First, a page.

Any dental practice is aware of the consequences of dry mouth. Xerostomia is characterized by a deficiency in the production of saliva. Saliva keeps the mouth wet and neutralizes the acids that bacteria produce. It flushes out food particles, controls the growth of bacteria, and aids in digestion. A decrease in saliva production can affect…
A List of Oral Cancer Risk Factors
Oral cancer can be an incredibly concerning condition, and many are curious as to what puts one at a greater risk of developing oral cancer. While there are certain risk factors that are unavoidable, there are things that can be done to lower the chance of oral cancer, such as practicing good oral hygiene, giving up tobacco products and limiting alcohol intake.
Oral cancer risk factors
By fully understanding the biggest risk factors of oral cancer, you can take action to try and prevent the development of oral cancer. The following are the four biggest risks associated with the development of oral cancer.
Men are unfortunately twice more likely to develop oral cancer than women. However, the link between gender and the risk of oral cancer is highly debated among medical professionals.
Many experts believe the link between men and the increase in oral cancer is simply due to the fact that men generally consume tobacco products and alcohol at a higher rate than women, and the correlation between oral cancer and men is simply due to other risk factors being more prevalent in men. Regardless of the exact reason for the correlation, men should ensure good oral hygiene is practiced to best limit their chance of developing oral cancer.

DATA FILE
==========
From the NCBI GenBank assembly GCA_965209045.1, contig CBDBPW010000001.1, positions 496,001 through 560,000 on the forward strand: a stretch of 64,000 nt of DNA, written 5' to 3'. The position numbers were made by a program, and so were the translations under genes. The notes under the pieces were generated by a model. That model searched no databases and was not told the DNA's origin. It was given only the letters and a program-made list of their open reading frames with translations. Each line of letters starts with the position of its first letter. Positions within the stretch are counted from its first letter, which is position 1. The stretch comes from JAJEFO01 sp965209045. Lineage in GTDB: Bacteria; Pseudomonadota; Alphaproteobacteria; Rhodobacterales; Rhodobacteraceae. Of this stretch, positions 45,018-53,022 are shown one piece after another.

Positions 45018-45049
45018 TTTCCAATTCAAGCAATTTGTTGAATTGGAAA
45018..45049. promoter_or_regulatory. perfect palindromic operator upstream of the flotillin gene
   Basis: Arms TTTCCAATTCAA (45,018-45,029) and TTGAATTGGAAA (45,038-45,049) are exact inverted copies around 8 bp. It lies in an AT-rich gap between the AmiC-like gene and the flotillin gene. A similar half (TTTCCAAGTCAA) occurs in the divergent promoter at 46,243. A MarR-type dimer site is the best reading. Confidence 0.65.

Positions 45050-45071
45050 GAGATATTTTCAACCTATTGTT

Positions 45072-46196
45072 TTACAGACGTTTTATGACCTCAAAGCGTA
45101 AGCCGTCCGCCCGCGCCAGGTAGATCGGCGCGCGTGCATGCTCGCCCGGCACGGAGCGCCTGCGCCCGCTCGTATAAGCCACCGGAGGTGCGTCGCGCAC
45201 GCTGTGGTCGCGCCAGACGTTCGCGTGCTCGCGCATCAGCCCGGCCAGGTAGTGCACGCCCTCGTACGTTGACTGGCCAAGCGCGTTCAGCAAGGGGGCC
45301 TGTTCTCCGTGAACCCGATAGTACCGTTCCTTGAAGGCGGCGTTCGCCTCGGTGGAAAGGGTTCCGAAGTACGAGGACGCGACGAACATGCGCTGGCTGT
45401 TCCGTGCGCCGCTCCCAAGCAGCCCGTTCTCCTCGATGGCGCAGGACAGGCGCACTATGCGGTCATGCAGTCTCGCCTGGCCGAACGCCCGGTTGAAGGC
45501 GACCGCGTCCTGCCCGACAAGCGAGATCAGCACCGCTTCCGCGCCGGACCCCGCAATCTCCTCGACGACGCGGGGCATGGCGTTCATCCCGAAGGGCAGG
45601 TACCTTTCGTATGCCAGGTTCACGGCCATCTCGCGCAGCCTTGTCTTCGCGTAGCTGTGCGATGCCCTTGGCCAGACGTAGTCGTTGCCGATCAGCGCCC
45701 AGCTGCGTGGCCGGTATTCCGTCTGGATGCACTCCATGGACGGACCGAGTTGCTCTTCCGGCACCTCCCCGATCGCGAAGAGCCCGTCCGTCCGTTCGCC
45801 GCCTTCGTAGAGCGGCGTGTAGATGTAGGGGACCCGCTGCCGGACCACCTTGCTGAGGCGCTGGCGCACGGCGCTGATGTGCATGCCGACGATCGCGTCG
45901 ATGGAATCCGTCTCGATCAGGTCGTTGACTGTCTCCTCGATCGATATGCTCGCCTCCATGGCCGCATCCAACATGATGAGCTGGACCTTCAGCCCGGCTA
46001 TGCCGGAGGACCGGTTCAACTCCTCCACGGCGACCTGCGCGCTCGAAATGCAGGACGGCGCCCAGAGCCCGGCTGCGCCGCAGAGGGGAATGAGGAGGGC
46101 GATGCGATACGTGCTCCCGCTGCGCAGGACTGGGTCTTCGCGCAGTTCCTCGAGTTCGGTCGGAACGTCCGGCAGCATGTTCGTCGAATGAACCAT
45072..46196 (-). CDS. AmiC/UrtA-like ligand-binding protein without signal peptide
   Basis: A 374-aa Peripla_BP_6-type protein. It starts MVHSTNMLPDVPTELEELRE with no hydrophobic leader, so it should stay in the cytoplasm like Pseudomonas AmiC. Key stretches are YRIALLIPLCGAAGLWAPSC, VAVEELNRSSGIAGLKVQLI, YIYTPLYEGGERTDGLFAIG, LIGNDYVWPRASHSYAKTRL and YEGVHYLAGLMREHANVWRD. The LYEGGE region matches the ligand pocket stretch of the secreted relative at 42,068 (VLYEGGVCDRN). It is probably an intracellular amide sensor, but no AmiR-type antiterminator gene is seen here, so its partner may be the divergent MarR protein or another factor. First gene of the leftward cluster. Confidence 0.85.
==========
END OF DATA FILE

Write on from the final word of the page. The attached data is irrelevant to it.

As is the case with many different types of cancer, the older the individual the higher the chance of developing oral cancer. In general, it is believed that individuals over the age of fifty-five are at a much higher risk of oral cancer than younger individuals. However, younger individuals can still be at high risk of oral cancer, particularly those who suffer from HPV. Those over the age of fifty-five—especially men—should ensure good oral hygiene is practiced and visit the dentist regularly for an oral cancer screening.
Tobacco is very detrimental to the health of an individual, regardless of how it is consumed. Tobacco that is smoked increases the risk of various types of cancer, including oral cancer. Chewing tobacco and other forms of smokeless tobacco place individuals at a much higher risk of gum and lip cancer along with various other forms of oral cancer. Subsequently, those who use tobacco should consider quitting, or at the least, should visit the dentist for a check-up and cleaning on a regular basis.
A heavy level of alcohol consumption can drastically increase the risk of developing oral cancer. In fact, around 70 percent of oral cancer patients are heavy drinkers. Individuals who consume alcohol on a daily basis are considered to be at a much higher risk of developing oral cancer. Not only does alcohol increase the chance of oral cancer, but it is harmful to the teeth and entire mouth overall.
It is important to limit alcohol intake in order to reduce the chance of developing oral cancer. For those who drink daily, constant visits to the dentist, a good oral hygiene routine and oral cancer screenings are highly encouraged.
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